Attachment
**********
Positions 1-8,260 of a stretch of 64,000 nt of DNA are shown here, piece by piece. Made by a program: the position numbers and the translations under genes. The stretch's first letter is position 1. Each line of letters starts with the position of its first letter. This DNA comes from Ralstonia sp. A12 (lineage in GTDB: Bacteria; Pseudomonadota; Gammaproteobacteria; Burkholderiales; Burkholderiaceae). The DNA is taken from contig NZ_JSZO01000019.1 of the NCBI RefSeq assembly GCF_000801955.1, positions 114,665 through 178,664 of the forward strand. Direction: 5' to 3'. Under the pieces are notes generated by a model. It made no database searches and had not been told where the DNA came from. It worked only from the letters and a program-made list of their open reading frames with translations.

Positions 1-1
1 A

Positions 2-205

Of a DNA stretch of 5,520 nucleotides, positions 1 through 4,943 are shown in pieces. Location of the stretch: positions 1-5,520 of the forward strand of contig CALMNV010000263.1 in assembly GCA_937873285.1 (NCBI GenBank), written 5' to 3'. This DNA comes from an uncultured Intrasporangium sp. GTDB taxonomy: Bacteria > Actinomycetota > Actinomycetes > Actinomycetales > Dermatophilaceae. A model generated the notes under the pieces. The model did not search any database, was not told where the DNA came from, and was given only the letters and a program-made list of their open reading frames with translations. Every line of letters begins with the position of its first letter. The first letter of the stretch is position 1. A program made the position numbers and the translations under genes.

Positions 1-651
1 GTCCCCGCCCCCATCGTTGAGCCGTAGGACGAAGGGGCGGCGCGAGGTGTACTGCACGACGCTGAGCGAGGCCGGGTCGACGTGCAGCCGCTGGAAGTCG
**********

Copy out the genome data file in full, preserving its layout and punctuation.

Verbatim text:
Positions 1-8,260 of a stretch of 64,000 nt of DNA are shown here, piece by piece. Made by a program: the position numbers and the translations under genes. The stretch's first letter is position 1. Each line of letters starts with the position of its first letter. This DNA comes from Ralstonia sp. A12 (lineage in GTDB: Bacteria; Pseudomonadota; Gammaproteobacteria; Burkholderiales; Burkholderiaceae). The DNA is taken from contig NZ_JSZO01000019.1 of the NCBI RefSeq assembly GCF_000801955.1, positions 114,665 through 178,664 of the forward strand. Direction: 5' to 3'. Under the pieces are notes generated by a model. It made no database searches and had not been told where the DNA came from. It worked only from the letters and a program-made list of their open reading frames with translations.

Positions 1-1
1 A

Positions 2-205

Of a DNA stretch of 5,520 nucleotides, positions 1 through 4,943 are shown in pieces. Location of the stretch: positions 1-5,520 of the forward strand of contig CALMNV010000263.1 in assembly GCA_937873285.1 (NCBI GenBank), written 5' to 3'. This DNA comes from an uncultured Intrasporangium sp. GTDB taxonomy: Bacteria > Actinomycetota > Actinomycetes > Actinomycetales > Dermatophilaceae. A model generated the notes under the pieces. The model did not search any database, was not told where the DNA came from, and was given only the letters and a program-made list of their open reading frames with translations. Every line of letters begins with the position of its first letter. The first letter of the stretch is position 1. A program made the position numbers and the translations under genes.

Positions 1-651
1 GTCCCCGCCCCCATCGTTGAGCCGTAGGACGAAGGGGCGGCGCGAGGTGTACTGCACGACGCTGAGCGAGGCCGGGTCGACGTGCAGCCGCTGGAAGTCG